EXCUSES, EXCUSES: DOT Offers Entirely New Rationale for Not Making 59th St. Bridge Safe for Peds, Cyclists

This is the combined bike and pedestrian footpath on the Queensboro Bridge. Photo: Melodie Bryant
This is the combined bike and pedestrian footpath on the Queensboro Bridge. Photo: Melodie Bryant

The city can’t create more space for cyclists and pedestrians on the Queensboro Bridge because the outer lane of the roadway is not safe enough for people on foot who might fall or jump over a low fence, but it is safe enough for high-speed automobiles.

That’s the new excuse offered by DOT Commissioner Polly Trottenberg when asked about longstanding demands to convert the bridge’s southernmost car lane, also known as the south outer roadway, into a pedestrian path so that bicyclists and pedestrians no longer have to share the narrow north outer roadway — a years-long problem that is particularly crucial during the coronavirus pandemic. 

Up to this point, DOT has said it could not create more space on the bridge because an upcoming repair project to replace the upper deck of the bridge isn’t expected to be completed until 2022, and will require additional car capacity elsewhere on the bridge while that work is being done.

But this week, Trottenberg created an entirely new hurdle: the existing barrier on the outer roadway meant to prevent cars from driving off the bridge is too short to protect bikers and walkers. 

“It’s really low and quite scalable, it’s not really safe unfortunately to use for bikes or pedestrians,” she said last week about a fence that is approximately six feet tall. 

Queensboro Bridge low fence SOR 1
The current south outer roadway has a fence that is easy to hop over, city officials say. Photo: Clarence Eckerson Jr.

And simply putting up a temporary, more protective, barrier would be a “challenge” because the bridge is so long, said Trottenberg.

But Bike New York’s Jon Orcutt, who was a top DOT official during the Bloomberg administration, said the south outer roadway was used by bikers and pedestrians back in the 1980s and ’90s, and if it was safe enough then, it should be now.

“It’s a judgment call to be made — is there more to be gained when opening the lane now when there’s very little car traffic and lots of crowding on the north outer roadway?” he said. “Standards for those lanes have changed, but I don’t think people are hurling bricks or themselves off of the lane right now.”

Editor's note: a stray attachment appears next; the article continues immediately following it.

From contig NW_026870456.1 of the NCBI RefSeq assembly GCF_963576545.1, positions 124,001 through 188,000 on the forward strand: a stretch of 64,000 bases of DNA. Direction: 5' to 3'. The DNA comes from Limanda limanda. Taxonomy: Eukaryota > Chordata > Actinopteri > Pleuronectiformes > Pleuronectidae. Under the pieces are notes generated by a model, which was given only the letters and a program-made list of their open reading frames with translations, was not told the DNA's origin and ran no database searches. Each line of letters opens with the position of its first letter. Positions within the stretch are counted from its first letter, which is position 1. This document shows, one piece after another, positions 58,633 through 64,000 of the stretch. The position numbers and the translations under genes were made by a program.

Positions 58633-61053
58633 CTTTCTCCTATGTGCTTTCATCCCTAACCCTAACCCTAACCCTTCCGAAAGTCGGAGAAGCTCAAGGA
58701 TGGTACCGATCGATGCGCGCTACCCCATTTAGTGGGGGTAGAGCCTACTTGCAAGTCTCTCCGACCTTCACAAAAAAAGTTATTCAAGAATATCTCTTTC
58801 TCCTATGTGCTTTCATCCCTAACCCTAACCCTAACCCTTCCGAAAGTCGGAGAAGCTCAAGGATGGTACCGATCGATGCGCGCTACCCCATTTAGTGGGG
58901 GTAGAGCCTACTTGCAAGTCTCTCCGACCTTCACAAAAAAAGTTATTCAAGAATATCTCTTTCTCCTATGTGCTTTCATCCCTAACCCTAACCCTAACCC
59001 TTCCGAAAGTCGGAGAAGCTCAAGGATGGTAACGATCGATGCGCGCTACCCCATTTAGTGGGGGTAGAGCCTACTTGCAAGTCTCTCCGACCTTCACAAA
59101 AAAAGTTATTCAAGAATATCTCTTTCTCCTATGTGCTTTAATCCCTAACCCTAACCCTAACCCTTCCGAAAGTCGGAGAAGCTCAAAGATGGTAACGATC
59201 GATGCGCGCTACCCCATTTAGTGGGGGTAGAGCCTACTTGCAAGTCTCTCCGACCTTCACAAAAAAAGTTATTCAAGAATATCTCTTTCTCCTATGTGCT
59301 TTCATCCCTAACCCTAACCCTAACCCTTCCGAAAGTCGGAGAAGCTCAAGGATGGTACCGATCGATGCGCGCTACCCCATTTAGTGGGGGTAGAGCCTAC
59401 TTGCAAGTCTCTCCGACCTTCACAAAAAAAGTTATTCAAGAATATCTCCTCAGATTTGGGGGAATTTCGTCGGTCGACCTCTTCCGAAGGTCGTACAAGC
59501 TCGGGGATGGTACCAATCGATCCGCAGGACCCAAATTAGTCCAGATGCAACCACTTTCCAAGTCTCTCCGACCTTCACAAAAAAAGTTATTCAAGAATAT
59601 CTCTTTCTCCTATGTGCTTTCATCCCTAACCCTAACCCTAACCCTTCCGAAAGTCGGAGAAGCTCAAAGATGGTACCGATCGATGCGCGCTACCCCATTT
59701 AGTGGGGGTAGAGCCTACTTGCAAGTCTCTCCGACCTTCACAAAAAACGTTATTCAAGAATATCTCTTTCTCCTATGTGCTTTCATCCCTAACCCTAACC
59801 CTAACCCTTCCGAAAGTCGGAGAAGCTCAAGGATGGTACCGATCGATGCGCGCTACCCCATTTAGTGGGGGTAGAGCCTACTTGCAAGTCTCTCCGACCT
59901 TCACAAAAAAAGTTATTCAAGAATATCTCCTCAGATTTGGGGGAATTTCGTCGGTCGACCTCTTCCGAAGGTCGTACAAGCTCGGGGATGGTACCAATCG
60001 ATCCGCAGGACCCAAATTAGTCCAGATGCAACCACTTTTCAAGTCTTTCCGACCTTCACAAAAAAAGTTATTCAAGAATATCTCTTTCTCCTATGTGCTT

The Triboro Bridge has a famously low wall on its pedestrian pathway. It barely rises to hip level:

The Triboro Bridge pedestrian path, which cyclists aren't allowed to use per MTA rules. Photo: Google Street View/Samuel Baumel
Photo: Google Street View/Samuel Baumel

If DOT wanted to, it could put up a temporary fence to encourage more socially responsible walking and biking during the virus crisis, a time when thinking outside the box is critical, said Orcutt.

The existing fence on the north outer roadway is pretty easy to scale anyway, especially with the help of a call box. Photo: Gersh Kuntzman
The existing fence on the north outer roadway is pretty easy to scale anyway, especially with the help of a call box. Photo: Gersh Kuntzman

“In DOT terms, it’s a very small undertaking versus other work. It’s a new time and we need to take some new steps. Let’s approach the situation as we face it today — we’re sort of in a pop-up world. We want pop-up bike lanes, open streets with sawhorses. It’s a tactical urbanism world and let’s approach things that way,” he said. 

Queens Council Member Costa Constantinides, who last month demanded that DOT reallocate the south outer roadway to pedestrians, told Streetsblog on Tuesday that the city must take immediate steps to address the dangerous crowding on the bridge.

“If this pandemic has taught us anything, it’s that we can and should adjust to a crisis to keep New Yorkers safe,” said Constantinides. “DOT should at least explore temporary protective measures if it hasn’t already, because the current situation for pedestrians and cyclists presents its own public health risks. This is the time for innovation to make New Yorkers safer, including when it comes to our streets.”

DOT did not respond to additional requests for information.

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